The developers of the proposed wind farm, Kipeto Wind Farm states that the wind farm will not be moved. On its website www.kipetoenergy.co.ke, the 60 wind turbines can provide electricity to 129,000 low-income houses – if it works at optimum capacity.
The mitigation methods on the EIA read that the turbines will be shut-down in less than five minutes of the approaching birds.
“The science behind seems to work quite well with migratory birds moving at a known time,” says Dr Munir Virani also of The Peregrine Fund who was the first to highlight the rapid decline of vulture populations in Kenya over the last two decades – in some species more than 90 per cent. Gregarious, vultures are vital to scavenge on carcasses of livestock and wildlife and thereby stop the spread of diseases from decaying flesh and the stench.
“But it’s not economical to the developer to shut-down on demand because the vultures are resident there, moving all day, all the time. It would be too costly for the developer and for the birds, a lot of potential for collision.”
The financer of the project International Finance Corporation – an arm of the World Bank – is obligated to show the net gain for the Critically Endangered species which it yet has to. Failure to do so puts their reputation in disrepute.
“The conservation community is not against wind energy. In fact we embrace it,” states Virani. “But project sites have to be identified using available scientific tools and expertise so that impact on wildlife is minimal. The Government of Kenya is at the cutting edge of showcasing to the world that renewable energy projects in Kenya can be sustainable without putting at risk our natural wildlife heritage”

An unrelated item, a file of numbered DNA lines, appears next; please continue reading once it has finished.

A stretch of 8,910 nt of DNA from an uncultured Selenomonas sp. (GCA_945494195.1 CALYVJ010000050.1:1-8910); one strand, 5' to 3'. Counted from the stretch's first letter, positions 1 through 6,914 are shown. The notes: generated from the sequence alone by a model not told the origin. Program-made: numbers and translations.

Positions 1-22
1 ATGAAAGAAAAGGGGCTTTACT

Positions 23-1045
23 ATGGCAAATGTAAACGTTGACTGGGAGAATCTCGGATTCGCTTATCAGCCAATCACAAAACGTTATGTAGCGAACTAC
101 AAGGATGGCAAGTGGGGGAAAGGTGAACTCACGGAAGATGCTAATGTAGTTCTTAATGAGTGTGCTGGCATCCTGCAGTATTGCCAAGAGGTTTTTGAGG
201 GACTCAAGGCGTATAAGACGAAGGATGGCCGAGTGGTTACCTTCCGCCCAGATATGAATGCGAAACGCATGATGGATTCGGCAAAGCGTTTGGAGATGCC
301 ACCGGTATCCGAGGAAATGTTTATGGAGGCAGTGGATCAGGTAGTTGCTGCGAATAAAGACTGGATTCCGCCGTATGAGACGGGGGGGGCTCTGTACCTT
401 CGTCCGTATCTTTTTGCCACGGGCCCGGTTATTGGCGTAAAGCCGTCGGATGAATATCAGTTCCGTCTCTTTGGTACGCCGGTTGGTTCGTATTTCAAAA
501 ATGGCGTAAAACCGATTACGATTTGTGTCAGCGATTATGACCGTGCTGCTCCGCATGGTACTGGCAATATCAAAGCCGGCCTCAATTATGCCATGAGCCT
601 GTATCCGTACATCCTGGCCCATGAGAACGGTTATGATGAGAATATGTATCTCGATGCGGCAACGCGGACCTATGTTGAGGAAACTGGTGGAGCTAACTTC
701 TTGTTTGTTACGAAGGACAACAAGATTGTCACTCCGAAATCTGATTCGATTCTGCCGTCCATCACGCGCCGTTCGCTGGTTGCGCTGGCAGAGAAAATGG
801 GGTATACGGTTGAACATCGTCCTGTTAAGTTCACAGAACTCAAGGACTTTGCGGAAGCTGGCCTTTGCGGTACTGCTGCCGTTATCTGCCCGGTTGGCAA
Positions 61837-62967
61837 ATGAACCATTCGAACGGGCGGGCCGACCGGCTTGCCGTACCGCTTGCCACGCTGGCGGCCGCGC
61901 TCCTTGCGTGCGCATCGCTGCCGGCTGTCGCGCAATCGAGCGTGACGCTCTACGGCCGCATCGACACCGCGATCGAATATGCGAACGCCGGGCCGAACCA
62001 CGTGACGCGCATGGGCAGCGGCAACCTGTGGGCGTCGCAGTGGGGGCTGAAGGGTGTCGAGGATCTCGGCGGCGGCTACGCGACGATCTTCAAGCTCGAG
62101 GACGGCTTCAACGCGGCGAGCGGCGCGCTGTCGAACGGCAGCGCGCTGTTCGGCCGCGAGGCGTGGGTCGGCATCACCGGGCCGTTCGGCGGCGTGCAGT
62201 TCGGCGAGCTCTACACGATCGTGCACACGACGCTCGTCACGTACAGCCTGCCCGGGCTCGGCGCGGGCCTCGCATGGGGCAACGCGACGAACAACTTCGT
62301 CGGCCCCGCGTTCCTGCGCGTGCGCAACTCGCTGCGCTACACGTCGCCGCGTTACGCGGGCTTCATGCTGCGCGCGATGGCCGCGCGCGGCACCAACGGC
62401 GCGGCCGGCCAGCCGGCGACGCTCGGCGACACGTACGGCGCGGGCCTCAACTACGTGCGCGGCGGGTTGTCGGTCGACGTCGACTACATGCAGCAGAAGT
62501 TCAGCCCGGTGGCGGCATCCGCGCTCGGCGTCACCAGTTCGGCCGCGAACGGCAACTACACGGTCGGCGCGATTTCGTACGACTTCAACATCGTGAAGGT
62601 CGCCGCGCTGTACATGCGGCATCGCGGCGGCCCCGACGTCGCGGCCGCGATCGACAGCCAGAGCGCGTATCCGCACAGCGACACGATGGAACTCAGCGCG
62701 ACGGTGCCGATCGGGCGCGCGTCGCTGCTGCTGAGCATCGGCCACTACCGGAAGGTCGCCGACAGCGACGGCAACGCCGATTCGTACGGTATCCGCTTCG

In this case, they were not used.
“It’s inevitable that Africa’s landscape is going to change,” continues Virani. “But how it changes needs guidance.”
“Development needs policy framework based on science because there are other prospectors looking at Kwenia and other places. But development is happening faster than policies.”
There’s concern over the state of the environment.
Projects such as the Turkana Wind Farm and the Standard Gauge Railway passing through national parks which are supposed to be protected areas for biodiversity have been executed in much the same way as the current proposed wind farm – without comprehensive involvement of all stakeholders.
“The EIA is a good tool,” remarks Serah Munguti, East Africa Natural History Society’s (or Nature Kenya’s) advocacy manager. “But the issue is that you hardly see any that says the project should not continue.
“The consultant is paid by the developer and so even when the project has such severe outcomes, it’s still proposed.
“In Kenya, EIAs have not safeguarded biological diversity. What we need is a holistic approach to get out of this hole.”
Conservationists agree on a new environmental map of Kenya for areas suitable for wind farms and other mega-development projects – and then check their feasibility against biodiversity hotspots.
“We have an obligation to conserve biodiversity,” continues Munguti. “It doesn’t belong to a few, but to all. We depend on it for the medicine we need, food we eat, the clothes we wear, the places we live in.
“That is why the governments of the world came together for the Convention on Biological Diversity which was adopted in 1992 in Nairobi. Biological diversity is our heritage and Kenya is a signatory to the CBD and therefore obligated to conserve biological diversity. We cannot kill everything in our generation and leave nothing for our future generations.”
The four Critically Endangered species of vultures are:
These two endangered:
“Near-threatened” Bearded vulture